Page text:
Don and JoAnne Heltner were ready for a change in 2012, but neither anticipated just how big those changes would be.
Recently retired, the couple decided to move from central Illinois back to Minnesota—where they had grown up, met, and married—to be closer to family. They sold their traditional four-bedroom home in central Illinois and bought a 1,800-square-foot condo at Loring Green in downtown Minneapolis. “We felt like we didn’t want to move into a suburb because people there would already be established, and it would be harder to break in socially,” JoAnne says. “Plus, downtown is dynamic, with all the restaurants and entertainment options.”
Along with their new location and urban lifestyle, the Heltners chose a completely new aesthetic. “We had had a very traditional look, and some of our furniture was 30- to 40-years old,” JoAnne says. “We decided it was time to update.” Don proposed they go even further and replace all their furniture. “Why not just start fresh?” he says.
The couple decided to go for it, hiring Lucy Penfield and Stephanie Lalley of Lucy Interior Design in Minneapolis to assist in their new beginning. When the designers investigated the Heltners’ new home, they found solid structural bones in the condo. A previous owner had removed some of the walls, leaving a large living space flanked by a galley kitchen and a bedroom-bathroom wing. A wall of sliding glass doors opened onto an east-facing balcony in the master bedroom, allowing morning light to penetrate the space. The clean layout seemed to call for a simple and clean design. Plus, there were other reasons not to get too fancy: The Heltners’ young grandchildren visited often, so the design choices had to be durable and kid-friendly.
To help the Heltners distill their needs and design preferences, Penfield and Lalley began a process of investigation that presented the couple with a range of possible paths. When JoAnne referenced a poster of a Jasper Johns painting that she’d bought years ago, the color palette emerged: cobalt blue, sunshine yellow, brilliant reds. The couple also responded enthusiastically to Danish modern furnishings, gradually choosing furnishings and accessories that might surprise some of their old friends. “I felt like Lucy and Stephanie were very good at understanding how we make decisions in the process,” Don says. “We like to look at options. We like to have time to think about things.” Adds Penfield, “It doesn’t look all that radical, but for them it was a giant leap.”
The entryway’s walnut bench and funky red-and-yellow rug signal the fun ahead to visitors. Step around the corner, and the main living area comes into view: Two off-white sofas and a pair of low-backed blue chairs surround a 6-by-4-foot custom-made coffee/cocktail table. Crafted of white oak, the table is both a conversation starter (“That’s gorgeous!”) and a sturdy workhorse (it’s large enough to accommodate a mini Calder sculpture, kids’ games, and a tray of adult beverages and snacks all at once). A wall-mounted flat-screen TV and a custom-built media center (made of walnut to contrast with the white oak) complete the fourth side of the central square. A pair of blue Tiki-style hand-glazed porcelain lamps and two brass reading lamps illuminate the space.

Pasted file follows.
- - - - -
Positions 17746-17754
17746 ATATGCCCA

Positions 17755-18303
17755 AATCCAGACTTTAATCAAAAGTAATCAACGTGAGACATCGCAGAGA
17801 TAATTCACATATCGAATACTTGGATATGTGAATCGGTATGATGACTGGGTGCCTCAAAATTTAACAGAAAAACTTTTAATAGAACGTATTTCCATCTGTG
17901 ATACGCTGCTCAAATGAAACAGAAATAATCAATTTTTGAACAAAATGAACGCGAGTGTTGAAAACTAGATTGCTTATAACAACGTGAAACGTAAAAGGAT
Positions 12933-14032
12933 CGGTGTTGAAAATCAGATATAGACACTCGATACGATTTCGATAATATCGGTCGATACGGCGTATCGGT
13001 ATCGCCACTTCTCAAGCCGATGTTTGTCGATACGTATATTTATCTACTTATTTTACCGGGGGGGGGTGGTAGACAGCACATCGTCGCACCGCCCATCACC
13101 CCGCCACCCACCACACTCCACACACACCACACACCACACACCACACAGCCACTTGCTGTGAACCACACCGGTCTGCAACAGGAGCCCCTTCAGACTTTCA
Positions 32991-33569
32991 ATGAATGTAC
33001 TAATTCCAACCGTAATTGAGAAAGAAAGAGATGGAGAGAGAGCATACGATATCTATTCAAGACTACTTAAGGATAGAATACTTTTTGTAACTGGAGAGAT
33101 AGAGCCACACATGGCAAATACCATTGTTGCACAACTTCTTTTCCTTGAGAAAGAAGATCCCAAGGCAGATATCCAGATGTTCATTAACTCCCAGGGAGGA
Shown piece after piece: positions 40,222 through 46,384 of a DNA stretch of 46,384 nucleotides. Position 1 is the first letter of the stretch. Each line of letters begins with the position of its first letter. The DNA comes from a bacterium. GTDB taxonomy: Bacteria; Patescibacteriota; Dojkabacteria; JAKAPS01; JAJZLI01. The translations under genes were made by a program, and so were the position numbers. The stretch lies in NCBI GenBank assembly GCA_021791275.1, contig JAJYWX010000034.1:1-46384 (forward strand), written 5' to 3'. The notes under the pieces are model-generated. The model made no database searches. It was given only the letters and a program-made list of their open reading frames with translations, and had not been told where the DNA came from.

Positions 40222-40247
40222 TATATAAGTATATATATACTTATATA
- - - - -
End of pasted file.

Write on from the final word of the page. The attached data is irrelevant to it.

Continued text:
A handful of custom-built pieces were used throughout the project, Penfield notes. In the kitchen, a custom-made bar cabinet finished in a thick aquamarine lacquer stands alongside a marble-topped Saarinen tulip table. In the dining room, an 8-foot-long slab of acacia wood used as a table bears a live edge studded with bits of original tree bark. “A custom builder wasn’t in the budget,” Penfield says, “but as we went along, Don and JoAnne came to appreciate how much character a custom-built piece could add to the environment.”
The designers found ways to incorporate both high- and lower-end furnishings and accessories. Two circa-1960s stools, well-priced finds, were reupholstered with punchy red-and-white fabric that gives them new energy.
JoAnne says friends and family are impressed by the warmth and coziness of the design. And the decision to use materials like faux leather, wood, metal, and Lucite means the furnishings also hold up well when the Heltners’ grandchildren put it to the test.
For Penfield, it was satisfying not only to see the end results, but also to watch her clients’ taste be articulated and transformed. “As they got into it, the process, the feeling, and the palette evolved,” Penfield says. “The project became something other than what it was originally intended to be. It unfolded like a painting—and that was exciting.”